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Universal configuration system for common execution environments

Project description

This package contains a powerful config system for you to provide arguments/information to your scripts (as separate yaml files, from the terminal, or directly in python) to enable your code to be conveniently run in a variety of execution environments (from the terminal, in a jupyter notebook, through an IDE debugger, etc.).

The primary way to use this package is to create projects containing python source files and yaml (info and config) files (an example of which is discussed below). Each project uses component, modifier, and script to register artifacts which can then be referenced in the config.

For lots of detailed examples in how the config system works, see the unit tests in tests/ and the documentation, which also includes some examples.


Everything is tested with Python 3.7 on Ubuntu 18.04 and Windows 10, but in principle it should work on any system that can handle the dependencies.

You can install this package through pip:

pip install omnifig

You can clone this repo and install the local version for development:

git clone

pip install -e ./omni-fig


A project only requires a yaml file called .fig.yml (see documentation), however, it is also suggested to create a directory called config/ to contain any config yaml files that should automatically be registered when the project is loaded. Usually, when loading a project, that requires running/importing some python files, relative path to the top level source file to run should be specified in the project info file (.fig.yml) under the key src and any modules should be specified with module. Below is an example of a simple omni-fig project with all the suggested bells and whistles:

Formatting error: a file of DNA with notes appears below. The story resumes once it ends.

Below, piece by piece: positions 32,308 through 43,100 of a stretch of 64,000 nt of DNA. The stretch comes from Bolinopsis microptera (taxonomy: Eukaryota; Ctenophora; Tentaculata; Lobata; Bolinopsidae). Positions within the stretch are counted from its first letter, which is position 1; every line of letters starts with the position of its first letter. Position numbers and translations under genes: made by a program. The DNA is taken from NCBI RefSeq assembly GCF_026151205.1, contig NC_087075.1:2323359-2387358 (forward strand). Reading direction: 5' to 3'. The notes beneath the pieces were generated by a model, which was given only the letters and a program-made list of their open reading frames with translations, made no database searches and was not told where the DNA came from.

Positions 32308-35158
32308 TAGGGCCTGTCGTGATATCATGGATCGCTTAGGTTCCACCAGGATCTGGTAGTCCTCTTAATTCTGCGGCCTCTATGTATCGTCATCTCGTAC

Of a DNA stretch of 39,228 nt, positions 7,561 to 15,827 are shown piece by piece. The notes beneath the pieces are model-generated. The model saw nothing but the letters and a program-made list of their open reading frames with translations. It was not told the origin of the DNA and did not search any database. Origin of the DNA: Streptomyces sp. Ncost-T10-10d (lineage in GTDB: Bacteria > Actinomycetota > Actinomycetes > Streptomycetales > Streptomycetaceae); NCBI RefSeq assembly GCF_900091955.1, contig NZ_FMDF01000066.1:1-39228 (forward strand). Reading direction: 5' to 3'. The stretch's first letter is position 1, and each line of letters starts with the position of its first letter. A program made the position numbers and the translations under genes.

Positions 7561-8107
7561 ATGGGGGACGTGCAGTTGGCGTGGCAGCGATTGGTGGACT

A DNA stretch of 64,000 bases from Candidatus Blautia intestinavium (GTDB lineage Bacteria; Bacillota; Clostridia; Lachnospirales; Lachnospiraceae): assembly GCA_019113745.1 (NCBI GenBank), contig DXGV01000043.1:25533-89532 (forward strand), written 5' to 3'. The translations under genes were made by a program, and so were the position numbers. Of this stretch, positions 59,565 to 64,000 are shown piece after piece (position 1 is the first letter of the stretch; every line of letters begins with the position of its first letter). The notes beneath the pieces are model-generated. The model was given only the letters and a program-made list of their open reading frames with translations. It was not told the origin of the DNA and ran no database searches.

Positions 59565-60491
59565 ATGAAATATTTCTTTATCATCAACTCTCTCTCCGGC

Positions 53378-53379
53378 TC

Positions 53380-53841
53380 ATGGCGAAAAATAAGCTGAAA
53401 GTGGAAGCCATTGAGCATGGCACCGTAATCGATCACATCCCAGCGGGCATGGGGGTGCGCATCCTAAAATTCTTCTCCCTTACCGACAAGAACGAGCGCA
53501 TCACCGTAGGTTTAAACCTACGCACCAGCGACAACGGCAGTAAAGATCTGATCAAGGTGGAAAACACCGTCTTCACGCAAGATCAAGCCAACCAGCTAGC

project/ - project root name (can be anything)


├── config/ - any yaml config files that should automatically be registered

│   ├── dir1/

│   │   ├── myconfig2.yaml

│   │   └── ... - any configs will be registered with the relative path as prefix ("dir1/")

│   │

│   ├── myconfig1.yaml

│   └── debug.yaml - config to be automatically used in debug mode


├── src/ - any python source files

│   ├── - python file to be called to load project as a module into omnifig.projects

│   ├── - any additional source files part of the module

│   └── ...


├── .fig.yml - project info file

└── ...

For the example above, .fig.yml should contain something like:

name: myproject

module: src

To specify that src/ contains the code necessary load the project.

Inside the python package src/ you can register any component, modifier, script, or configs needed for the project. For example, src/ might look like:

import omnifig as fig

@fig.component('myconverter') # registers a new component (any class or function to be specified in the config)

class Converter(fig.Configurable):